Making Sense of the Florida Sovereign Immunity Statute, its Limitations on Recovery, and its Notice Requirements.
The State of Florida employs over 100,000 individuals to perform various government tasks. This number grows considerably when you also count the number of local municipal and county employees and state contractors who work throughout the State. By trade, these individuals range from law enforcement officers to electricians, tax collectors, construction workers, engineers, prison guards, mechanics, bus and truck drivers, and on to almost every imaginable profession. Like their civilian counterparts, unfortunately, sometimes government employees make mistakes that can cause injury to everyday citizens.
These types of injuries can include: car accidents where a government employee or contractor is at fault, slips or trips in a government building or work site, the failure or malfunction of equipment used by a construction crew, injury in a correctional facility, and medical malpractice in a university hospital, among many others. If you have been injured as the result of negligence by a government employee, you may have heard of a concept termed Sovereign Immunity and may think it prevents you from recovering for your injury. This is not necessarily true as Florida allows claims to be made and suits to be brought for these types of injuries, within certain specific parameters.
The Sovereign Immunity Statute in Florida, F.S. §768.28, allows suits to be brought against the State including its various agencies, local municipal governments, and private corporations contracting with and acting on the State’s behalf, among other state wings. In these suits, the amount of recovery can sometimes be harshly limited to $200,000 per claimant and $300,000 per occurrence (for multiple claimants), assuming the government employee was acting within the scope of their employment at the time of their negligence.
In addition to limiting the amount of potential recovery, paragraph (6)(a) of the statute in question, creates a notice and waiting period requirement before suit can even be filed against the appropriate agency. This paragraph forbids bringing an action in court against the State before a written claim is made to the appropriate agency (and sometimes the Department of Financial Services), which must contain very specific information, and the agency has a chance to respond to the written claim. The purpose of this notice requirement is to provide the State with certain information and to give the State an opportunity to investigate and presumably resolve meritorious claims before a lawsuit is ever brought. Further, paragraph (6)(d) gives the State a full 6 months to respond to most types of claims and can be thought of as a pre-suit waiting period. Claims alleging wrongful death or medical malpractice require a response from the state within 90 days. Navigating the notice, claim, and waiting periods required by the Statute can be tricky, especially because other statutes come into play depending on the type of claim and government entity involved.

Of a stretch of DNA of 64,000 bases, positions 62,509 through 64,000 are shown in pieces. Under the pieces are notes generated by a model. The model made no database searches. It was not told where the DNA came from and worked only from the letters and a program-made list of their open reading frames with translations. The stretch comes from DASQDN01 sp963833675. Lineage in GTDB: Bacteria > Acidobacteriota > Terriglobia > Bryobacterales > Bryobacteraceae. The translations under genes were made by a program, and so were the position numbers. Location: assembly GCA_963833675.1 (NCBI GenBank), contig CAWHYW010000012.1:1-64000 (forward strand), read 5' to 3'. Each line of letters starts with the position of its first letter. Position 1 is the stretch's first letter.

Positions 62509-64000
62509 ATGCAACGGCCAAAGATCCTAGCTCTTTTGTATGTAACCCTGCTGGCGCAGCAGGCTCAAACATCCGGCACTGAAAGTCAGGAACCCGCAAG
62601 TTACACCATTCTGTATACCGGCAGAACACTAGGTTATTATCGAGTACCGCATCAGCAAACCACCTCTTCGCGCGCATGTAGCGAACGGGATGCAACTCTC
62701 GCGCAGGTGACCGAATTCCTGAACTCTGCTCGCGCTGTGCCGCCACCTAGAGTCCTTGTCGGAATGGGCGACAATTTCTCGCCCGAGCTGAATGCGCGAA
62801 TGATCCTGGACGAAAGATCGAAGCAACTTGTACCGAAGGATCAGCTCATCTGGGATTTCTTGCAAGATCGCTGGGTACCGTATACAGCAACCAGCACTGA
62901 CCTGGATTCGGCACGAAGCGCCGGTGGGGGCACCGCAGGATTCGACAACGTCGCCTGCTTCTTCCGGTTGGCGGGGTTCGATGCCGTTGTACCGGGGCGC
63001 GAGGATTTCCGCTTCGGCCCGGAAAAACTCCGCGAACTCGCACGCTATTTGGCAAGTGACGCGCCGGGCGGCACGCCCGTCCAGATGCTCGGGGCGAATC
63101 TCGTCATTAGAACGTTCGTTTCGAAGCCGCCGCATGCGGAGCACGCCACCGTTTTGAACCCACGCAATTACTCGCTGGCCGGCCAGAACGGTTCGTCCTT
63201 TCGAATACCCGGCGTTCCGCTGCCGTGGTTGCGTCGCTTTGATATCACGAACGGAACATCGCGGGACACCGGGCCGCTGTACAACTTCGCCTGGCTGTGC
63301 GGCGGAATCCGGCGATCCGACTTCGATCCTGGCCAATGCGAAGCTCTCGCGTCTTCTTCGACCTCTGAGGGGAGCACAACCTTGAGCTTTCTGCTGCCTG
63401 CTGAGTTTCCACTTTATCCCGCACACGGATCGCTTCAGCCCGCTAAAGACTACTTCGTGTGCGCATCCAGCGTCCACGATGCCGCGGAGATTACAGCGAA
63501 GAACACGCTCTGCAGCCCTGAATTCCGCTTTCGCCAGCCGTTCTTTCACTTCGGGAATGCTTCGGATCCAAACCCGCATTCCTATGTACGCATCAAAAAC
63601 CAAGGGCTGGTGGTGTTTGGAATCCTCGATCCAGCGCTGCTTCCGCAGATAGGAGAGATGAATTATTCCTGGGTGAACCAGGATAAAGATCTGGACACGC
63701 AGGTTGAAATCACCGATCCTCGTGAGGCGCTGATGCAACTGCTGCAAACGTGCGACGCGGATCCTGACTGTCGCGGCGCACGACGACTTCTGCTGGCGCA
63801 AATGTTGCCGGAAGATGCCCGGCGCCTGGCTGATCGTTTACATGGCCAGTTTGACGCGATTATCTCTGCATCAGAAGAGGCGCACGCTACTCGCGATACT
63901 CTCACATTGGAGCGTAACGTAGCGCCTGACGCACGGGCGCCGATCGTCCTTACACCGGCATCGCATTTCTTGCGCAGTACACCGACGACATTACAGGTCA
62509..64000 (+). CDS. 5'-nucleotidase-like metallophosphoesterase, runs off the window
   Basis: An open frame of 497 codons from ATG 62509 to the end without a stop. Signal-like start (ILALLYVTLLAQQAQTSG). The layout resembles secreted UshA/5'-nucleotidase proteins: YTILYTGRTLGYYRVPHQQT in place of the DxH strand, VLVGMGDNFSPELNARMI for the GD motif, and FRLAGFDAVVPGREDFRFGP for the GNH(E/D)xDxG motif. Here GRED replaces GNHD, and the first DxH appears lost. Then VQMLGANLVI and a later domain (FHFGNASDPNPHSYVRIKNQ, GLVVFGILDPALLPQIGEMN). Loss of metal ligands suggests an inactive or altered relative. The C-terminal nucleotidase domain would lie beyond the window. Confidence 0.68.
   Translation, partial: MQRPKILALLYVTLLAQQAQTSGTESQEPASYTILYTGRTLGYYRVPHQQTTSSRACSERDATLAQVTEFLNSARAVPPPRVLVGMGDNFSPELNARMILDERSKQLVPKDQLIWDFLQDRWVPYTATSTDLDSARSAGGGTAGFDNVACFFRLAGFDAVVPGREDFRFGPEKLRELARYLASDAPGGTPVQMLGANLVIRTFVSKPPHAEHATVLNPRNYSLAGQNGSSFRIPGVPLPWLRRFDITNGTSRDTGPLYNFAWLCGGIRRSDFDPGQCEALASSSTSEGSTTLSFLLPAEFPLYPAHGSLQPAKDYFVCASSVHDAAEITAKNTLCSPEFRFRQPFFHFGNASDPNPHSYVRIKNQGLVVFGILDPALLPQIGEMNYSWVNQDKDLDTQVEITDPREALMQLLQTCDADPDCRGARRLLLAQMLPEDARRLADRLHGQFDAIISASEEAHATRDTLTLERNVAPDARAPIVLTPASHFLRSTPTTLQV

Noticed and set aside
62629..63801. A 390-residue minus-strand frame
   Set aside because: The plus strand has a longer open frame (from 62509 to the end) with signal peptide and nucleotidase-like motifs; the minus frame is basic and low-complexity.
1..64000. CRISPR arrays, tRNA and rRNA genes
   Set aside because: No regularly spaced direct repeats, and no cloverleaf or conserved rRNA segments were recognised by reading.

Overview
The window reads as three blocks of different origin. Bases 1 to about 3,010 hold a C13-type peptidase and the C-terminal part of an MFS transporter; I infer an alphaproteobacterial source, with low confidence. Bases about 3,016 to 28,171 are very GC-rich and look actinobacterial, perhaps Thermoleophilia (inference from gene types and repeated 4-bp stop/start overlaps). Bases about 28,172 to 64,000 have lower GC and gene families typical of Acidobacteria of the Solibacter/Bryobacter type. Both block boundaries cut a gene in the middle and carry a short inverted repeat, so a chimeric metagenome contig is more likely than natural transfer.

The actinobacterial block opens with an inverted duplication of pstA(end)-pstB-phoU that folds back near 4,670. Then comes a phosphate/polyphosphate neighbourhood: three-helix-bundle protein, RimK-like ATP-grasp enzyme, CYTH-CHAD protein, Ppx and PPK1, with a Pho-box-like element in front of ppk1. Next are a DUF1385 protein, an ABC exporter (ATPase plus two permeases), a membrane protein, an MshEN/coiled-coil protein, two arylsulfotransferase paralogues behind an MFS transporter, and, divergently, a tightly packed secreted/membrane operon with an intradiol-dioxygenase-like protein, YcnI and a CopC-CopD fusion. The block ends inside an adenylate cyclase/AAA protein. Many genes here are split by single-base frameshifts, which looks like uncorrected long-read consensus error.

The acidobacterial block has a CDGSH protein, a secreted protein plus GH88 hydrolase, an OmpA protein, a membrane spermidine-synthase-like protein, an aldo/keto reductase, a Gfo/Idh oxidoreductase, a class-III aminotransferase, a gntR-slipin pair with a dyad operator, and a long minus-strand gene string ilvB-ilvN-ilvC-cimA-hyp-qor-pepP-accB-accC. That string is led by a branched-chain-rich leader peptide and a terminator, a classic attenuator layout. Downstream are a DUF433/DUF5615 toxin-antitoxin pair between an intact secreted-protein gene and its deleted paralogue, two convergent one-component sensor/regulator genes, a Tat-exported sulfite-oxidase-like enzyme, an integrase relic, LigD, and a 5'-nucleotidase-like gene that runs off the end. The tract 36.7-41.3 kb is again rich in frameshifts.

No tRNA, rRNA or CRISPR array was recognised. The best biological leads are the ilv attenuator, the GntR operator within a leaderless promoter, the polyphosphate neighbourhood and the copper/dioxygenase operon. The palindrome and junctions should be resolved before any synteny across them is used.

Further, making sure the appropriate written notice and claim is sent to the correct State agency and related departments is an important step that must be made within strict time limits to preserve your rights when contemplating a suit against the State – (this includes its various agencies, local municipal government bodies, and private contractors, too!). The appropriate time limit could be 3 years, 2 years, or even 1 year depending on the type of claim involved and other specifics to your case. This is one reason why it’s vitally important to consult with a knowledgeable attorney with experience litigating claims against the State when contemplating bringing a claim yourself. The attorneys at Michles & Booth have that experience and can provide a free consultation to discuss the specifics of your case today. Don’t delay as the time limit for your claim might be running out.